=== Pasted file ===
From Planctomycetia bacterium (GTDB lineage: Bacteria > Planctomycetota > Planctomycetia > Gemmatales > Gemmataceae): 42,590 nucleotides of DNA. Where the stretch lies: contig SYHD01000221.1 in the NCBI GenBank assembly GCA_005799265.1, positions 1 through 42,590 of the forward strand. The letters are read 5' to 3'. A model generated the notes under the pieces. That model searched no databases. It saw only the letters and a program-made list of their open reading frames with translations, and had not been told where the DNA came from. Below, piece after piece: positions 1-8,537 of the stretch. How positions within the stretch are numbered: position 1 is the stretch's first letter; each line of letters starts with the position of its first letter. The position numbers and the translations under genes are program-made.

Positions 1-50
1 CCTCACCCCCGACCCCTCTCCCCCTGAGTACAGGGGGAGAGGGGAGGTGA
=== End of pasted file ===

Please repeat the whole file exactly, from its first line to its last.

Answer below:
From Planctomycetia bacterium (GTDB lineage: Bacteria > Planctomycetota > Planctomycetia > Gemmatales > Gemmataceae): 42,590 nucleotides of DNA. Where the stretch lies: contig SYHD01000221.1 in the NCBI GenBank assembly GCA_005799265.1, positions 1 through 42,590 of the forward strand. The letters are read 5' to 3'. A model generated the notes under the pieces. That model searched no databases. It saw only the letters and a program-made list of their open reading frames with translations, and had not been told where the DNA came from. Below, piece after piece: positions 1-8,537 of the stretch. How positions within the stretch are numbered: position 1 is the stretch's first letter; each line of letters starts with the position of its first letter. The position numbers and the translations under genes are program-made.

Positions 1-50
1 CCTCACCCCCGACCCCTCTCCCCCTGAGTACAGGGGGAGAGGGGAGGTGA